Actually, in the days of true Olympic amateurism, the athlete was not allowed to accept any money, even prize money, nor anything else of value to be an amateur. The term amateur no longer has any relevance in figure skating. Plushenko and Kwan were allowed to make piles of money while still competing in ISU events. The only distinction now is "eligible" and "ineligible" and the only real money difference is whether the events where you earned your money were ISU sanctioned/ federation approved.Amateur means that the skaters are not paid (although they can win price money).
Still, there is an issue here in that skaters with some international success can earn enough to support themselves while skaters not good enough to earn much prize money or get paid for shows and exhibitions need other jobs and/or support from federations, sponsors and their families.
I'm not sure the ISU gives those folks much thought in deciding how to run things.
I think the ISU does pretty well selling TV rights to speed skating in Europe. I don't know about the rest of the world but, historically, interest from US TV networks has always been pretty low. Back when FS broadcast rights were valuable in the US, the ISU used to bundle figure and speed skating so that the network who wanted figure skating had to buy both. Then the ISU gave a big chunk of what was really FS revenue to the speed skating side.Since the ISU also governs speedskating, that may be the best comparison. What kinds of ticket sales and broadcast contracts do speedskating championships attract?
BTW, there are also qualifying standards for speed skating worlds, if that's any consolation.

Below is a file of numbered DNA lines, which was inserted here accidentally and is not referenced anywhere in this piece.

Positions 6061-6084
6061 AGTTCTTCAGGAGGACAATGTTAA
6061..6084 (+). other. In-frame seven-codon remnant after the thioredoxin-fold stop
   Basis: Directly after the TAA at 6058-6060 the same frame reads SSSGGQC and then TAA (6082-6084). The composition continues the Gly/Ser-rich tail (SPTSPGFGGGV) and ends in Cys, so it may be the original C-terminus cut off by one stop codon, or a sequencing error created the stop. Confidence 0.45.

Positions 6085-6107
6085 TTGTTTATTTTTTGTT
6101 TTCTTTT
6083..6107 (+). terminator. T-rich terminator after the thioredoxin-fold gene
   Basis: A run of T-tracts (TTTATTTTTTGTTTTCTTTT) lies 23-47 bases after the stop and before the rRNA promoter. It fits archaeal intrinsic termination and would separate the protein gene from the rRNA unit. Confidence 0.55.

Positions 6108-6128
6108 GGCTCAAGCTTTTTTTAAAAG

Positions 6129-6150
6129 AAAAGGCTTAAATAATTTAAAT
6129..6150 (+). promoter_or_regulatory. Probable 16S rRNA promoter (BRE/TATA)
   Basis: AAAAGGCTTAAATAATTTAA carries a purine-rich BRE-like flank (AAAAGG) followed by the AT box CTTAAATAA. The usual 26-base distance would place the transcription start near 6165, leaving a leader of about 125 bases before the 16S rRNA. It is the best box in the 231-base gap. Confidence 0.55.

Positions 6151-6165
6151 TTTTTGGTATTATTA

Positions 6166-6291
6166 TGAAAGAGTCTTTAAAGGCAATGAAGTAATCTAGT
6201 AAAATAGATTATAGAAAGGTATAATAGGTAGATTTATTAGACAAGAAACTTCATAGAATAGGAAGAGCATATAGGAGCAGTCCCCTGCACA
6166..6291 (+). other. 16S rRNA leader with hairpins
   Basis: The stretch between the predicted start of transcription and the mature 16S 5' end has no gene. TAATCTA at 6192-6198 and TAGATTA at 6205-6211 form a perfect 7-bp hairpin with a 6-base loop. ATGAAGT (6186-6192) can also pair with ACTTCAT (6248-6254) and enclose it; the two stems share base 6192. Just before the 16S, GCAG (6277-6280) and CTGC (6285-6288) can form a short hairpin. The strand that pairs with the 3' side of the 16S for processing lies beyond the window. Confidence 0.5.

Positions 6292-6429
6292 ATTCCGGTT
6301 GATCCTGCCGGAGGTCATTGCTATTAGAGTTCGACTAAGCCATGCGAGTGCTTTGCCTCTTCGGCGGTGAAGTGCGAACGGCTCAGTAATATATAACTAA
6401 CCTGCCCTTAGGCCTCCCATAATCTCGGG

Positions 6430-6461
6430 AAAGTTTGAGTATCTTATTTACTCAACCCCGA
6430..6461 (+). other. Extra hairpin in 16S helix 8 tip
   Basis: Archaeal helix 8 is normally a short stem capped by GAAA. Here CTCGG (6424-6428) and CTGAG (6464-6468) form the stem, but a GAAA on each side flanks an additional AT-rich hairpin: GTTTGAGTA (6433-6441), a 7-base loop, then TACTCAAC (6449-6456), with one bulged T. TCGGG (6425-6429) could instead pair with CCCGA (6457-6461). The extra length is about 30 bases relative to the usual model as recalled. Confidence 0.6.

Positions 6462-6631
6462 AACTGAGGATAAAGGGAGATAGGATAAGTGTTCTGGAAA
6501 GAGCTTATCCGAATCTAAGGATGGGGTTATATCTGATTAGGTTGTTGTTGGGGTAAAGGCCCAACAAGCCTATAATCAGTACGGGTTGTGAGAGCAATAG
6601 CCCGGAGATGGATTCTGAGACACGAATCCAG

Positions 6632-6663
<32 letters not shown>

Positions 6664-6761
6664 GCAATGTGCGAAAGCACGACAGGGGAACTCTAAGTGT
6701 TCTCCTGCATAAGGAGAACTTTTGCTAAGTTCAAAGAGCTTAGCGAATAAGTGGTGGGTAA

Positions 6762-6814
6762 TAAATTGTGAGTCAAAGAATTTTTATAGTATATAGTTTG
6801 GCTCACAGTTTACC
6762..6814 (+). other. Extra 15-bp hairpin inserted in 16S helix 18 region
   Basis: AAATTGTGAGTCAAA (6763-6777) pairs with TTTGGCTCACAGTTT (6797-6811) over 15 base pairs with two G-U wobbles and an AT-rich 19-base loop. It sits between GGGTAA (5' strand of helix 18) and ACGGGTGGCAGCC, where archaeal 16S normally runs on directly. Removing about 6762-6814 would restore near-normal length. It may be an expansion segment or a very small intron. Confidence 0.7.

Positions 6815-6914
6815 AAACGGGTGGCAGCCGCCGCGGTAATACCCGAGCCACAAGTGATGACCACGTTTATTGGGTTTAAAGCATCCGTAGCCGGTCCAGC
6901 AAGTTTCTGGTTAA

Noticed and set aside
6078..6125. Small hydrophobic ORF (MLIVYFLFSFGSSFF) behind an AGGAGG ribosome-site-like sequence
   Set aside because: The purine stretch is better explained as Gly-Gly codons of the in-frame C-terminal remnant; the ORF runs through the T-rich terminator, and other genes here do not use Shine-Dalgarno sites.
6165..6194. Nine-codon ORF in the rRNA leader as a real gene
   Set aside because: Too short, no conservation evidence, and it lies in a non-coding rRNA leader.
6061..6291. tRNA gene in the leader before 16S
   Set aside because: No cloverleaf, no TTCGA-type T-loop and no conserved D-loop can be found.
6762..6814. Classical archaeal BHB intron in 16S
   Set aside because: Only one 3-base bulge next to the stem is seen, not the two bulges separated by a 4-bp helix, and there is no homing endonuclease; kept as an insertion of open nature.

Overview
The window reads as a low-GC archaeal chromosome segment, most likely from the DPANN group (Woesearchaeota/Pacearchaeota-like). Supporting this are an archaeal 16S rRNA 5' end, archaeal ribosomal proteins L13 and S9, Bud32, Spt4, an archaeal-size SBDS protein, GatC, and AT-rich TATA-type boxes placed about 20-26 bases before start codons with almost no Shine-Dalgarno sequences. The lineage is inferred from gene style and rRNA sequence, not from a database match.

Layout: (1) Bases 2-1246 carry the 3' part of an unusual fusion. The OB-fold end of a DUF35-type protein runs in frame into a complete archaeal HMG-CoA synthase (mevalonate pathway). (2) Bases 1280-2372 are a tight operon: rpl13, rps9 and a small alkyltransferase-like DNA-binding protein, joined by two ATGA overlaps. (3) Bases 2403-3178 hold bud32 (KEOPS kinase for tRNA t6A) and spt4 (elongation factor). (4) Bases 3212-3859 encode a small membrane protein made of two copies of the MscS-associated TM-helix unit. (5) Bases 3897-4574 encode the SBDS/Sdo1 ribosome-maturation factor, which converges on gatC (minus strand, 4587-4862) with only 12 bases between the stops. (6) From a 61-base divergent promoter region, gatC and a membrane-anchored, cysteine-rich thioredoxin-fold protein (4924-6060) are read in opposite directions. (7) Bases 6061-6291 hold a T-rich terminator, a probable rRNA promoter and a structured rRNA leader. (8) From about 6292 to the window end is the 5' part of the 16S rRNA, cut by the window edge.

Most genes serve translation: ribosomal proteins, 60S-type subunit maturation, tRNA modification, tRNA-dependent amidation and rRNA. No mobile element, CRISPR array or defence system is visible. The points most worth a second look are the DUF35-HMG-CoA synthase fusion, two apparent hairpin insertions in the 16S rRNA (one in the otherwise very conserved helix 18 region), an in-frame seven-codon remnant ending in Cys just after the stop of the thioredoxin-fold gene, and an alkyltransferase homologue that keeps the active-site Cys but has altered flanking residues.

I can't think of any Olympic movement sport that does not hold World Championships. * The ones who do not have a big enough following for the championships to pay for themselves thru TV and ticket sales find other ways to pay for them, like corporate sponsorships. The event would have to be very different, though, with a much smaller budget. For starters, they would probably be in smaller cities with smaller (cheaper to rent) arenas. They may even have to cut back on the VIP lounges and luxury hotel suites for Speedy and his cronies.For the skating championship to take place, the organisers needs to ensure that they sell the tickets and TV rights. I understand what you are saying that "Lots of sports that aren't spectator-friendly have world championships", but I don't believe that it would happen in skating if people didn't want to watch it.
* Edited to add - I've been pondering this question all afternoon and did think of one. Tennis doesn't have a world championship, but it isn't because they couldn't afford one. They already have plenty of other big events. Is baseball still in the Olympics? I'm not sure if they have one either.